The August issue of National Geographic published a column by Joel Achenbach with the subtitle, “Your Cat Could Make You Crazy.”
He’s not talking about getting you up in the middle of the night, begging for food and then refusing to eat, or other quirky cat behaviors that make us go “Arggh!”
He’s saying, “Some scientists suspect cats can cause mental illness in people… Toxoplasma gondii, commonly found in cat feces, contaminated water, and undercooked meat, has been implicated in some cases of schizophrenia. Alan S. Brown, a Columbia University professor of psychiatry and epidemiology, has found a 2.6 times greater prevalence of schizophrenia in people exposed to ‘toxo’ in utero.”
Interestingly enough, Mr. Achenbach did not reveal that the conclusions in this study fell slightly short of significant, although the study concludes that prenatal exposure to toxoplasmosis is a plausible risk factor for schizophrenia.
The author lists other infectious diseases that have been linked with schizophrenia, psychosis, and bipolar disorder. His point? There may be a biologic cause of mental disease. The column concludes that current research is based on statistical correlations rather than any clear pathway from infection to disease but says, “We’ll still keep an eye on those crazy cats.”
I shudder at the misguided suggestion that people can “get” toxoplasmosis from their cats, and I worry about the obvious (mis)conclusion that the way to keep children from contracting this debilitating disorder is to get rid of the family pet. I was curious about other recent public health information on toxoplasmosis, schizophrenia, and any links between the two.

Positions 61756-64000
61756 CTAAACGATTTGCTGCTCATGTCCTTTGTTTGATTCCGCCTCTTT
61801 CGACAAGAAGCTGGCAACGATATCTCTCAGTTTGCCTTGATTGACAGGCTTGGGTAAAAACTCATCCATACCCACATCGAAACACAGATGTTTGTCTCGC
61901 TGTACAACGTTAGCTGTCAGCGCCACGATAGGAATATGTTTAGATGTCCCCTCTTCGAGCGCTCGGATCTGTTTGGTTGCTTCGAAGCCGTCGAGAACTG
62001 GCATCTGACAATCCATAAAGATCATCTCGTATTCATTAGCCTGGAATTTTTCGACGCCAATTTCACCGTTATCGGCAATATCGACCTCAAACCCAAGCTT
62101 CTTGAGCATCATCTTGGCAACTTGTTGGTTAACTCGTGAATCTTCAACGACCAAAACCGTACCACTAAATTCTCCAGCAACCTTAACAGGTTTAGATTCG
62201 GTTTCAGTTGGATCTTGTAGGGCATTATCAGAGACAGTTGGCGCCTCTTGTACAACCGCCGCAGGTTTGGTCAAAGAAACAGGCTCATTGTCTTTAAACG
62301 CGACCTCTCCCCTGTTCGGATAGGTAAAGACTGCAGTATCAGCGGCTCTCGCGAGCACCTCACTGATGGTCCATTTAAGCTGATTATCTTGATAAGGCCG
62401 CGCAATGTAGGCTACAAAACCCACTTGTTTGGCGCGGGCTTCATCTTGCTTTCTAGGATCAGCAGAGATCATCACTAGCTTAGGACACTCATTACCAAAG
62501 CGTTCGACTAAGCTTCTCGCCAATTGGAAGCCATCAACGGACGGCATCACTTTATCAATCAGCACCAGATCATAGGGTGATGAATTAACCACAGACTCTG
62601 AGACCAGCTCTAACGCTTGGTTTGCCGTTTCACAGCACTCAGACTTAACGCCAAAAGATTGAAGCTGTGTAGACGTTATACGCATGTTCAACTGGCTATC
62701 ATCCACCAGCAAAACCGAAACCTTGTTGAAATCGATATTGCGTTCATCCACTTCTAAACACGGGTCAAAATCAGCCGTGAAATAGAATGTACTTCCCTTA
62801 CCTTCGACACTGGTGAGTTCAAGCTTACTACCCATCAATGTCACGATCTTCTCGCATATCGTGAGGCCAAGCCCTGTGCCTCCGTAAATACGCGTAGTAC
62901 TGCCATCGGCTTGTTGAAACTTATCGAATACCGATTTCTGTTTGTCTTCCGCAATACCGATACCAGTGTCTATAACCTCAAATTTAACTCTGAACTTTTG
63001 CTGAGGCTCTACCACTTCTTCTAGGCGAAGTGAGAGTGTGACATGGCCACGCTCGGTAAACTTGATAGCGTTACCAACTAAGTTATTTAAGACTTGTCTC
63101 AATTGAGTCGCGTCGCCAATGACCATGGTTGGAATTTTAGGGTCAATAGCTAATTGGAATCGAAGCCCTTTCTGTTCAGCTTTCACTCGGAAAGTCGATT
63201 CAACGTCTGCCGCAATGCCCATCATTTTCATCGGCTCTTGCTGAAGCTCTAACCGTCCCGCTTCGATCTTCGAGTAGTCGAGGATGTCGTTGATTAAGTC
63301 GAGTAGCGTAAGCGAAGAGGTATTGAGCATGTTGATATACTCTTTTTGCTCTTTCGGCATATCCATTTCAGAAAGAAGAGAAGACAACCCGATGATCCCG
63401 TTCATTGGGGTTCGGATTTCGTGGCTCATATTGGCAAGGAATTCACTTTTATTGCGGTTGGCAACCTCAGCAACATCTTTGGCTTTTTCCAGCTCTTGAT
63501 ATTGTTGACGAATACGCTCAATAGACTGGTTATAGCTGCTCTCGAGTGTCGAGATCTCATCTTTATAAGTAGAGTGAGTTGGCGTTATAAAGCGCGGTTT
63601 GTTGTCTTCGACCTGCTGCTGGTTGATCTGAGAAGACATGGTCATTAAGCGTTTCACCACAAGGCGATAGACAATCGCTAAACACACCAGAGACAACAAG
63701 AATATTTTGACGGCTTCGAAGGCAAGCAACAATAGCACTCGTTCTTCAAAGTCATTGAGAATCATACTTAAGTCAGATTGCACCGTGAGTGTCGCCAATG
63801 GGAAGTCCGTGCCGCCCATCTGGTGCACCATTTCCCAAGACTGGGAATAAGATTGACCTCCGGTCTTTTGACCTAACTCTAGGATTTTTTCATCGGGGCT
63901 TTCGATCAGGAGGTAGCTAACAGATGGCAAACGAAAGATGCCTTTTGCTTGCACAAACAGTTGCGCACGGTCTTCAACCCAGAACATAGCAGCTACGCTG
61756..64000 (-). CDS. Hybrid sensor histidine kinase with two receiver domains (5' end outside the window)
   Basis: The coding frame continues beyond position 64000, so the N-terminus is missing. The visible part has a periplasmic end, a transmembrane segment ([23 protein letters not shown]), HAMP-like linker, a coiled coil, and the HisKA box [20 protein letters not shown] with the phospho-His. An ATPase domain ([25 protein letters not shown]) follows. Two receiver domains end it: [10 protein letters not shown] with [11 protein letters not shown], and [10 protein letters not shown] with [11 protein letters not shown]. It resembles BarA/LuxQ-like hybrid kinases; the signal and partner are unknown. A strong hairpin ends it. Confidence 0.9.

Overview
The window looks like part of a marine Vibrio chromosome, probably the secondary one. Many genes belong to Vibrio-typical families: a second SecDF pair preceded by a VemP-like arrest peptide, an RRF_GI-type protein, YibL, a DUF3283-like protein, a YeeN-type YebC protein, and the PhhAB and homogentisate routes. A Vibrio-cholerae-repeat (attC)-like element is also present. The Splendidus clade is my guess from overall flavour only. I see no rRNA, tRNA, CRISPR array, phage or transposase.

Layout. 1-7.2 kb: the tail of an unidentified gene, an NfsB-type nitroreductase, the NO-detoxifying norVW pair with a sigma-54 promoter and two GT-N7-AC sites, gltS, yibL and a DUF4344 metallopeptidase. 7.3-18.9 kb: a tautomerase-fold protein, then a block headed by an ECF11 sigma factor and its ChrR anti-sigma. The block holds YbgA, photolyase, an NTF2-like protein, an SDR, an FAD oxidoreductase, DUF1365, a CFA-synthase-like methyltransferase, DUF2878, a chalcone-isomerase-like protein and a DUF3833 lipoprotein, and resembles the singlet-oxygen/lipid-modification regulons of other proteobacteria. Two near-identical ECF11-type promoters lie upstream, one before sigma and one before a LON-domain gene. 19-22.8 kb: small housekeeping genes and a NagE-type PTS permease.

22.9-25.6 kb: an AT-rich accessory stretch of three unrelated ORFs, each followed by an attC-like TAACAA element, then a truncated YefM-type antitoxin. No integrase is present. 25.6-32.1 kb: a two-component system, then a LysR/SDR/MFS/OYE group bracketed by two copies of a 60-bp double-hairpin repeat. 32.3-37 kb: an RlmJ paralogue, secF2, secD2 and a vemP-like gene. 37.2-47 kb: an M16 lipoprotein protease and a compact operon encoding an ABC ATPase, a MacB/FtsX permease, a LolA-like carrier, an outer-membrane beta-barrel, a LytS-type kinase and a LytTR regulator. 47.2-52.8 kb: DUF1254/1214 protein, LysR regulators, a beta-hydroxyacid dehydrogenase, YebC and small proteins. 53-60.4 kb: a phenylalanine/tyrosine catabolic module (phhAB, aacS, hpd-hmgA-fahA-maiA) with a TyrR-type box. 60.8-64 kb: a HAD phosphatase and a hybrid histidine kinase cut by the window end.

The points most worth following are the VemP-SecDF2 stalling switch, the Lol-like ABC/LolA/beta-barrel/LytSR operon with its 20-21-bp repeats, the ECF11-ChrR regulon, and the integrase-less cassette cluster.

Research and Statistics
Here’s what I found when I did a search of recent literature regarding toxoplasmosis:
- T. gondii infection is one of the most common zoonoses: Approximately 30% to 40% of human adults in the world test seropositive for the organism.
- Worldwide, two to four of every 1,000 live births are affected. The risk levels in developing countries are significantly higher than in developed nations.
- One study in the United Kingdom estimated that the lifetime risk of ocular symptoms associated with toxoplasmosis is 18 per 100,000. The risk level for West Africa is 100-fold higher.
- In the United States, toxoplasmosis is not a nationally reportable disease and no reliable data about the number of cases diagnosed per year are available at the national level. However, since the 1960s, rates of infection in the United States appear to be declining. Similar downward trends have been observed in France and Sweden.
- A report conducted by the USDA’s Economic Research Service concluded that one-half of toxoplasmosis cases in the United States are caused by eating contaminated meat, and the US Public Health Service has identified T. gondii as one of the top 10 culprits of foodborne illness.
- More than 2 million people in the United States have schizophrenia. Individuals with a family history of the disease are about seven times more likely to be schizophrenic. Suggested risk factors for children include herpesvirus, influenza virus, rubella virus, cytomegalovirus, Toxoplasma infection, high levels of interleukin-8, exposure to painkillers, time of year, birth intervals, urban versus rural settings, glutens, leaded gasoline, and vitamin D deficiency in pregnant women.
- More men are affected than women. Women tend to contract the disease later, have less severe symptoms, and respond better to medication.
- In developing countries, the prevalence is lower and the gender bias reversed.
Statistically, what is the relationship between schizophrenia and there being a viral cause?
Arguments for an infectious (viral) or environmental cause include:
- There are parallels between the rise of schizophrenia and infectious disease, starting with the Industrial Revolution.